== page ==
Updated: Oct 31, 2022
Welcome to episode 21 of the EduMagic Podcast. This episode is the second part dedicated to providing advice for preservice teachers, focusing on those in student teaching. However, you can take this advice and work into a field placement! Sit back and enjoy! If you haven't checked out part 1, click here.
Be well planned. Lesson plans, materials, in-to-through-beyond parts of lesson prepared, follow-up prepared, an assessment prepared.
Begin to build relationships. Get to know your master teacher, students, potential student parents, colleagues of a master teacher, and people in the main office. Introduce yourself to and shake hands with the principal, and get to know secretaries, custodians, and school workers. Don’t come and go stealthily. Make an impression by building relationships.
Have a classroom management/community plan before speaking to the master teacher. Do the background work, and look at potential strategies. Tell the master teacher you have strategies intact, so you have a plan. You will set yourself apart because you’ve brought something to the team without relying solely on the master teacher.
Make sure to meet with the master teacher to be assessed. Don’t wait until the assessment paper is presented. Consistently say, “I’d love some feedback today on the lesson.” Get quick tips of feedback throughout the day. Consistently receive feedback before formal assessment.
Have hand-written thank you notes prepared—Master teacher, colleagues, principal, secretary, nutrition staff, custodians. Tell them how grateful you were for the experience and how glad you were to participate in the school community. Ask for a letter of recommendation if there is an exceptionally positive experience.
When you receive formal feedback, ask questions. Don’t leave confused; seek clarity.
Be personally reflective. Take notes on how you feel and respond to students and what the teacher is doing with the student. Recognize your humanity, note how you feel, and find the source of discomfort (student needs, process, need support to understand, not your style, core values). Tune into yourself.
Be aware of batch interventions. Don’t prescribe the same supports across the board just because they’re comfortable and functional. Assess what works. (Ex. Don’t just give every kid extra time; assess individually.) Not just what works but who it works for. What is implemented, and how it’s implemented? Intervene for student needs, not teacher needs. Intensity, frequency, and consistency need to be noted. Make sure students are comfortable and challenged.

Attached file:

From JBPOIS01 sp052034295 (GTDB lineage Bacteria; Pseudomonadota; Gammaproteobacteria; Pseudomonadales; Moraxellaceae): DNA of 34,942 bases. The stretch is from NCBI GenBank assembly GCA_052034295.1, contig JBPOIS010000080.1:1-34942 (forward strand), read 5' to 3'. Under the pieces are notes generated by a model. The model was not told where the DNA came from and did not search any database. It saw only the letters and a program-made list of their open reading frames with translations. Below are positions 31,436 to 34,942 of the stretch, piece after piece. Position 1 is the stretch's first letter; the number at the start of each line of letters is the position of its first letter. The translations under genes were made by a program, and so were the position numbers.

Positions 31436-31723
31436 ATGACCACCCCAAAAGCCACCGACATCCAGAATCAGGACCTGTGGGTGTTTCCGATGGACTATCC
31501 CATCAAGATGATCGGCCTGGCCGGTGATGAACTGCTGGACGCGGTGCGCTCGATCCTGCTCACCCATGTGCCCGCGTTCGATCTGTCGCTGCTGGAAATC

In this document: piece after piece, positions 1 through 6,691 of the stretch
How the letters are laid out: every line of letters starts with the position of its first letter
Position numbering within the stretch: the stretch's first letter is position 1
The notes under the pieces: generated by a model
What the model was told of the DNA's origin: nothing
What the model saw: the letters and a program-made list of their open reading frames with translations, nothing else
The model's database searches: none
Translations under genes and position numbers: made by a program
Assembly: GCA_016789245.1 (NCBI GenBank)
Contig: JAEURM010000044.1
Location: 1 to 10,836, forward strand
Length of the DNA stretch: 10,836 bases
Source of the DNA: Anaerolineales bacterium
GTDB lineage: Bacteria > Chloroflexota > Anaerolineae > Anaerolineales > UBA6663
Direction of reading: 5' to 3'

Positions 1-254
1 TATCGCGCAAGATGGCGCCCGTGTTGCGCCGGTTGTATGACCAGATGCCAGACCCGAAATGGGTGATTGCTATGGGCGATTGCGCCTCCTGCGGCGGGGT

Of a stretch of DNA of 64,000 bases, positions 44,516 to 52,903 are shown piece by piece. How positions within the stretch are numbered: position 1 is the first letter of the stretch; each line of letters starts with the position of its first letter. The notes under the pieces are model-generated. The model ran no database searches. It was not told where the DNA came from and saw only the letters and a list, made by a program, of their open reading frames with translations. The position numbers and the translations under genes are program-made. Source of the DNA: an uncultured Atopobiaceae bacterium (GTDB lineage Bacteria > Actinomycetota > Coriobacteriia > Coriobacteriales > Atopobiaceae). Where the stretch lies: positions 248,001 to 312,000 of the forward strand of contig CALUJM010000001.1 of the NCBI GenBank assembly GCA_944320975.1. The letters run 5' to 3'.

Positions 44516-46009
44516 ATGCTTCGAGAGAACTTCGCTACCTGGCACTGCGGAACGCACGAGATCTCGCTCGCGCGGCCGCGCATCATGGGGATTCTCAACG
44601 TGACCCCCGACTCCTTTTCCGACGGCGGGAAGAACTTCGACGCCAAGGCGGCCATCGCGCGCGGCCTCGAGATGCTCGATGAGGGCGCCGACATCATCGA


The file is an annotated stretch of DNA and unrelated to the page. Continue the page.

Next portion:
Erin Krieger (undercaffeinated podcast)
Build solid relationships with students. Go out of your way to know students, and be emotional and academic support.
Constantly ask for feedback and advice from the co-op. Ask in casual moments. Show that you’re self-aware. Own up to mistakes. Stay humble. Self-reflect. View it as what the classroom can teach you.
Get yourself on the map. Reach out to the building principal or somebody in the central office.
Reach out - invite people into what you’re doing in your classroom. Invite observations.
Make connections face-to-face and through social media tools.
The way you interact with students. Look into their eyes, listen, be concerned, tone of care and concern, and select words that demonstrate that you’re locked into a student.
Show students, they are seen, cared for, and believed in.
Be prepared. It’s okay to be nervous. Every first day is nerve-racking. Be on time. Know your content. Be ahead of the kids in your knowledge.
Remix lessons. Show co-op something new. Lean into knowledge: new technology, new strategy. Teach your co-op something new!
Be you! Don’t worry about seeing your co-op do something with ease, transition, and grace. It took them a long time to get there. Don’t try to force a new tool or technique. Take risks but be who you are.
Reach out online to professors. Invest, be open, and put in the work.
Bring your professional best to the classroom. Dress professionally, and always be there before your co-op. Show that you care. Make your first impression your personal best. Find approachable topics to speak about with colleagues. Get rid of gum, limit phone time, and engage and build relationships. Go above and beyond the checklist/expectations.
Take the opportunities to go further as a chance to shine. All learning, including your own, starts with relationships. Be in the game, not on the sidelines. Never underestimate your impact. Build relationships from day 1.
Kyle Anderson (BEER EDU Podcast)
Take risks. Don’t do exactly what your mentor teacher does. Present them with new things.
Work wa ith mentor teachers and present them with new ideas.
Be a person that others will look up to. Work hard to discover potential. Take time to build relationships. Take time to listen to and engage with students. Be sincere.
Follow your mentor teacher around. Listen to how they interact with other teachers. Ask them questions (which helps them to reflect).
Take over small groups of students. Run with it. Take every moment you can to understand how a classroom works and the students' situations. Grow in empathy and build relationships.
Make sure you meet the principal. Ask if you can have their time to share your passions. Get to know them. Build relationships
Be actively involved in learning. Don’t miss this opportunity!
Spread kindness. Get involved with every piece.
Eat lunch with teachers.
Look for the positive.
Friends, you got this. Take these tips and advice into your student teaching, and I know that you will be able to dig into the learning experience even more. Don't forget to check out www.sfecich.com/21 for bonus advice!